Amalaya Gran Corte 2012

4 out of 5 stars (4 / 5)
Amalaya Gran Corte 2012

Most of the time in this space we talk about wines from Mendoza, but some of the most exciting wines in Argentina are being grown in other areas.


The desert region of Salta, in the The Calchaqui Valley, is home to several properties from the well known Hess Estate, which has properties in California and around the world.
In Argentina both their wineries, Colomé and Amalaya, are located in Salta.
You’ve seen us talk about Colomé Estate before, and it remains one of our very favorite malbecs in the $25 range. This region is home to some of the highest vineyards, anywhere in the world. Grown at more than 5,200 feet, Amalaya is a celebration of this desert micro-climate. It’s less expensive than Colomé Estate from the same owners, but a delicious celebration of the same region.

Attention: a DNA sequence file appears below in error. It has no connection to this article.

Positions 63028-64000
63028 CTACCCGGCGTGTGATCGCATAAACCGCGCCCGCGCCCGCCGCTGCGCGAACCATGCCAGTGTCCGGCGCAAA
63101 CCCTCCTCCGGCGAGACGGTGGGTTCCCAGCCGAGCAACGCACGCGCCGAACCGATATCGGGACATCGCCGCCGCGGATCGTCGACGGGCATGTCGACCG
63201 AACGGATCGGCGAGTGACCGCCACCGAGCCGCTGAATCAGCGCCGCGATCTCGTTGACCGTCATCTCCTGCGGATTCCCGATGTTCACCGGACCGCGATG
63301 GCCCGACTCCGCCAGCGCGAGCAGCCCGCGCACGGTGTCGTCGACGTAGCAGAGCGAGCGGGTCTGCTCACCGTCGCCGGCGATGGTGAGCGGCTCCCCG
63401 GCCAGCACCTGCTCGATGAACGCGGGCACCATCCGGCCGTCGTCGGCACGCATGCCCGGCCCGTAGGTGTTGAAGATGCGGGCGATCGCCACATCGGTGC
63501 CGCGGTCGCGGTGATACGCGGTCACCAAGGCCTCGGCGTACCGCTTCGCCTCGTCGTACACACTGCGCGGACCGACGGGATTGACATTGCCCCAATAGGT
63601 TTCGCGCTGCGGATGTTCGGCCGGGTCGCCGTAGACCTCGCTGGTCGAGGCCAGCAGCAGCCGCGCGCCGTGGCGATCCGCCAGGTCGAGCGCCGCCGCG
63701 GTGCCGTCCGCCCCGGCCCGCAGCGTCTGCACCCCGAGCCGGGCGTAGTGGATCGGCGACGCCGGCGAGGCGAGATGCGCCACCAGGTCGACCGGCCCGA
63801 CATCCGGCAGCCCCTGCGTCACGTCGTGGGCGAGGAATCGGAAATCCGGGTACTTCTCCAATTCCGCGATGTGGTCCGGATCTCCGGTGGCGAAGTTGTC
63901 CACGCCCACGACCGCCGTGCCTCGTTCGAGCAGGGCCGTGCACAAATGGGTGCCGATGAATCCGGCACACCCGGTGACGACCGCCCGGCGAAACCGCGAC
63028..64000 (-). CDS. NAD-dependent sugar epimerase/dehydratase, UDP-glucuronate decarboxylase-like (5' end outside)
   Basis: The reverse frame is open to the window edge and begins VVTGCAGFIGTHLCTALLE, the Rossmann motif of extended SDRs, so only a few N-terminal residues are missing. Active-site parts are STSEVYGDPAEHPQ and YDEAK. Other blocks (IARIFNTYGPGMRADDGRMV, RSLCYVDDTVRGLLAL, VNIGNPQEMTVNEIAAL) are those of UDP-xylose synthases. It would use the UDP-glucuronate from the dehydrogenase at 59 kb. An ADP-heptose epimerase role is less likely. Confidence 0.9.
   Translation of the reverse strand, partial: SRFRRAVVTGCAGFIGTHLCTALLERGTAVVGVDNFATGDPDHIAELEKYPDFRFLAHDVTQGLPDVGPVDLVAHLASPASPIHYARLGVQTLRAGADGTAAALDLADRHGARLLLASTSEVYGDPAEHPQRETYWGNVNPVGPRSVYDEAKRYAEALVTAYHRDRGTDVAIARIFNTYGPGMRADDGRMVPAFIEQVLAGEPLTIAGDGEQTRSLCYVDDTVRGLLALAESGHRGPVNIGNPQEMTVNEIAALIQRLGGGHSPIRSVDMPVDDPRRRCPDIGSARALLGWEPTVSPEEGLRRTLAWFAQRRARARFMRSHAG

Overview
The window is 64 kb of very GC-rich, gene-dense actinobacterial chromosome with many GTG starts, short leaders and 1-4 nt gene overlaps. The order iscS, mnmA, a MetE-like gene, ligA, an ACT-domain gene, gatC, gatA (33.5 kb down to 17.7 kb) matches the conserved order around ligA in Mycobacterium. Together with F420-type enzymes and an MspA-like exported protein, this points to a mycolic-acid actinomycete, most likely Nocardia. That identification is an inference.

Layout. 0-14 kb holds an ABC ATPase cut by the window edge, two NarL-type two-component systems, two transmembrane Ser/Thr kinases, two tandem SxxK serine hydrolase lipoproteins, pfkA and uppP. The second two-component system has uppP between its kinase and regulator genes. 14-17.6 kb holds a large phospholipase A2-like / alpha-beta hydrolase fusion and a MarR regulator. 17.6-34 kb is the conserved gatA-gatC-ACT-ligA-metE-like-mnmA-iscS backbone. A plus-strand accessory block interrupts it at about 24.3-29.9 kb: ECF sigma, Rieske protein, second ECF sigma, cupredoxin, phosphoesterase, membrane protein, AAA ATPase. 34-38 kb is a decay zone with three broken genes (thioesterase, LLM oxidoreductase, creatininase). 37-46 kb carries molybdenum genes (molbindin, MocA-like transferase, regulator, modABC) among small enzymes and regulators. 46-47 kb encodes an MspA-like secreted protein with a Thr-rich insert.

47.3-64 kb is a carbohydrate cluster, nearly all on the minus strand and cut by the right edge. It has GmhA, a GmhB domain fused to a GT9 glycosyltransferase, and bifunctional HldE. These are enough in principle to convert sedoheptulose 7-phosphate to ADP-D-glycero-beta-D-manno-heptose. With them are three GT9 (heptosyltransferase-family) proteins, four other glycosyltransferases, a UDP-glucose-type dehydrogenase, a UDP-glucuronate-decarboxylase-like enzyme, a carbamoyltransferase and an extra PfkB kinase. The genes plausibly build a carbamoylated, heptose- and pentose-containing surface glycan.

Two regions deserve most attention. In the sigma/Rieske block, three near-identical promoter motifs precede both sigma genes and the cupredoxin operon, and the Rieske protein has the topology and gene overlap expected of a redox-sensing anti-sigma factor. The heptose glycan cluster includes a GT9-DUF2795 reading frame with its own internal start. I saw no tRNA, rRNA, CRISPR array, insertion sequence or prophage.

Amalaya Red Blend
Amalaya is widely distributed in the U.S. – in fact, it’s one of the most common mid-priced wines in better liquor stores. More than likely, you’ve seen their red blend in the blue bottle for around $15, and they also make a very good for the price Torrontés.
Amalaya Torrontés
On this rare occasion we got to enjoy a different bottle we got as a gift – a wine that is typically available only available in South America, the Amalaya Gran Corte. (You can find it at a few select U.S. merchants on Wine-Searcher.) The Amalaya Gran Corte is a red blend of Malbec, Tannat and Cabernet Franc, grown at about 5,400 feet.
On first opening, I got just a hint of a barnyard scent, but after five minutes this wine began to come alive. An aerator or decanter would be a nice idea for this one. If I could get it at my local store, it would definitely be in my regular rotation. There’s a nice combination of fruit, spice, and minerality – it’s not an oak bomb like some lower-priced Argentine reds… there’s an elegance and subtlety going on here that is to be appreciated, especially in the $20 range.
You know, I was originally going to give this wine 3.5 stars – but then I tasted it on the second night. How often can you say a bottle of wine tastes better on the second night than the first night you opened it? Tonight, it’s 4 stars.

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